My First Gnocchi. Or why fluffy is so overrated.

by cindy winetroub rogers

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I never had gnocchi growing up. I never had a dumpling of any sort, unless you consider matzo balls dumplings. Which I suppose you could. They are light and fluffy concoctions (unless made by mother in which case they’re dense and chewy) made with matzo meal, which is basically crushed matzos, which are made from flour and water, which technically, makes them flour dumplings.

Anyway, back to gnocchi. I had them for the first time a couple years ago at an Italian restaurant in New York City, the name of which escapes me at the moment. Perhaps Eataly. Perhaps not. Doesn’t matter. The important thing to know is they blew my mind. They were in some sort of cream sauce, with sage, and pancetta, and Parmesan. I think. I probably had several glasses of wine, so (though not as bad as Rachel, of The Girl on the Train) I am an unreliable narrator.

Now, I recently took the gnocchi making class at craftsy.com so I felt sure I could do this. And I had scoured recipes from cookbooks and from across the Internet far and wide. I’d even watched Mario B. on a New York Times video.

Additionally, I had my flour, my egg, my measuring cup, my wooden cutting board, and my cute little apron. I was ready.

As for the sauce: I didn’t want tomato. Too obvious. But I didn’t want cream either. Too decadent. So I decided on a light white wine, shallots, scallops, mushrooms, sage, and pancetta sauce. With oodles of Parmesan cheese, of course.

And I’m here to report to you that making gnocchi is easier than I thought — as easy as making pasta, and certainly easier than making bread.

Full disclosure, of course: the sauce might have wanted a little cream. Just a little. And my gnocchi, while delicious, were certainly not perfect. They were in fact more dense than fluffy. But come to think of it, perhaps that’s as it should be. After all, the dumplings — er, matzo balls — I happily devoured whenever my mother made them were dense and chewy, too.

Gnocchi with Scallops, Mushrooms, Pancetta, Baby Broccoli and Sage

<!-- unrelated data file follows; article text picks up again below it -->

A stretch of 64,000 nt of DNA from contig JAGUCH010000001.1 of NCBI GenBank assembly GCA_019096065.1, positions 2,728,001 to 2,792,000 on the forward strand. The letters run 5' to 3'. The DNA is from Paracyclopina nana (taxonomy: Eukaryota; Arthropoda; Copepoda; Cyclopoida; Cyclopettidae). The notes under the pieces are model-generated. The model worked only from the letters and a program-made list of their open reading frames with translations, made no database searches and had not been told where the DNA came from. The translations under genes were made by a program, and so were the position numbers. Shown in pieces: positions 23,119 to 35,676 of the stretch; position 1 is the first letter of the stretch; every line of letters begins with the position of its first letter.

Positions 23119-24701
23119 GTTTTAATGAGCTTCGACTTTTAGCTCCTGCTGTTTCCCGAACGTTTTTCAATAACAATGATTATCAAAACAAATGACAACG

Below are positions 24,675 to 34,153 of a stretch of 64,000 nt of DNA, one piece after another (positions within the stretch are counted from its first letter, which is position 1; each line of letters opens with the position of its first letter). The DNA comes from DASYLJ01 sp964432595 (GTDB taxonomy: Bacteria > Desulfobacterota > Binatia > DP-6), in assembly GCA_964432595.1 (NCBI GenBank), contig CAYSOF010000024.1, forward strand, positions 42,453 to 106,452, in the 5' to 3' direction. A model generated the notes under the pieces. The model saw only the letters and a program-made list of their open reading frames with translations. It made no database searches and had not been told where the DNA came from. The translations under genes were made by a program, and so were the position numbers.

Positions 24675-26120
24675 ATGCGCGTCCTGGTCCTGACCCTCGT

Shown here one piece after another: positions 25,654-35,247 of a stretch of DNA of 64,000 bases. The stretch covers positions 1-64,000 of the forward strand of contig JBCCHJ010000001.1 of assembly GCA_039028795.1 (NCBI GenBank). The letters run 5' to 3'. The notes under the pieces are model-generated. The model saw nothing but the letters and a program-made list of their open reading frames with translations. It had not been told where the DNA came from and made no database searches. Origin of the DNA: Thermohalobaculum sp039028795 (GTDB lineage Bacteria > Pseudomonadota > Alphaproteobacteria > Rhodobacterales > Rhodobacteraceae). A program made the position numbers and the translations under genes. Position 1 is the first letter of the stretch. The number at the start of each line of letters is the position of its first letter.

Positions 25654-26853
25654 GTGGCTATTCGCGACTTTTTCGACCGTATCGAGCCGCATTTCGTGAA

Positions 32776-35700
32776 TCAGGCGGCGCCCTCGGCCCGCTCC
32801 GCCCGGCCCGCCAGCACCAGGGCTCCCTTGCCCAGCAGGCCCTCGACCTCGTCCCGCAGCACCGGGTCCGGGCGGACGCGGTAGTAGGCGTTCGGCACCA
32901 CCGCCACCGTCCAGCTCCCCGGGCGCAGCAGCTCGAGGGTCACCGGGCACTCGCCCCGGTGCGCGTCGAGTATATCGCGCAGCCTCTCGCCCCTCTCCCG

The Gnocchi:

  1. Bake four to five small starchy potatoes in a 400 degree oven till jackets are crisp and insides are soft,
  1. Let cool then remove skins and mash in bowl.
  1. Pour mashed potatoes onto wooden surface and mix with about 1 cup of regular flour. Make hole in the mixture and add an egg. Mix it all and knead the dough till it no longer feels tacky, and your hands no longer stick to it.
  1. Roll the dough into sausage like lengths then cut into 2 inch pieces.rolled gnocchi5. Press a fork into the tops of the gnocchi to give them they’re classic indentations.forked gnocchis6. Drop small batches of the gnocchi into boiling salted water and remove as soon as they float to the top.

The sauce:

  1. Sauté pancetta then remove with slotted spoon. Pour off fat from pan.
  1. Add olive oil to pan and sauté shallots briefly then add sliced mushrooms. When they begin to release their water add a generous splash (about ¼-1/3 cup) white wine.
  1. When mushrooms are cooked and sauce has thickened a little (add more wine as needed) add baby broccoli.
  1. When broccoli is just about done, add the scallops and julienned sage and cook till scallops done – about two more minutes.
  1. Add gnocchi to sauce then transfer to serving bowl and top with lots and lots and lots of Parmesan.
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